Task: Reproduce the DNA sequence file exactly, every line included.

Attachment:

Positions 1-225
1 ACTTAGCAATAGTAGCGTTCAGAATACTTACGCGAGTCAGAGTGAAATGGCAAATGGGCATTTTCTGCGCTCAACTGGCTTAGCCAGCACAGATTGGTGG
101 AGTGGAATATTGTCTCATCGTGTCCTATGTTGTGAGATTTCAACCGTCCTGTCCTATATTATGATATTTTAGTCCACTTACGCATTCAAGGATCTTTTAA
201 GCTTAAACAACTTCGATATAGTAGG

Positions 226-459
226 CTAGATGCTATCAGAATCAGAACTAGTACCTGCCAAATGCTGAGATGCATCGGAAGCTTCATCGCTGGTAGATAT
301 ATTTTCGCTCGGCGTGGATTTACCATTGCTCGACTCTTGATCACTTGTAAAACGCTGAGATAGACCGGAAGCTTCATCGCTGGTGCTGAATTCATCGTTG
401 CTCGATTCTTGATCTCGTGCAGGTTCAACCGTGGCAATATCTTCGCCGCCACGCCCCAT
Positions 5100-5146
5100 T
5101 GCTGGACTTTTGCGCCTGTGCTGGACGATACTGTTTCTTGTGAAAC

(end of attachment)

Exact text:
Positions 1-225
1 ACTTAGCAATAGTAGCGTTCAGAATACTTACGCGAGTCAGAGTGAAATGGCAAATGGGCATTTTCTGCGCTCAACTGGCTTAGCCAGCACAGATTGGTGG
101 AGTGGAATATTGTCTCATCGTGTCCTATGTTGTGAGATTTCAACCGTCCTGTCCTATATTATGATATTTTAGTCCACTTACGCATTCAAGGATCTTTTAA
201 GCTTAAACAACTTCGATATAGTAGG

Positions 226-459
226 CTAGATGCTATCAGAATCAGAACTAGTACCTGCCAAATGCTGAGATGCATCGGAAGCTTCATCGCTGGTAGATAT
301 ATTTTCGCTCGGCGTGGATTTACCATTGCTCGACTCTTGATCACTTGTAAAACGCTGAGATAGACCGGAAGCTTCATCGCTGGTGCTGAATTCATCGTTG
401 CTCGATTCTTGATCTCGTGCAGGTTCAACCGTGGCAATATCTTCGCCGCCACGCCCCAT
Positions 5100-5146
5100 T
5101 GCTGGACTTTTGCGCCTGTGCTGGACGATACTGTTTCTTGTGAAAC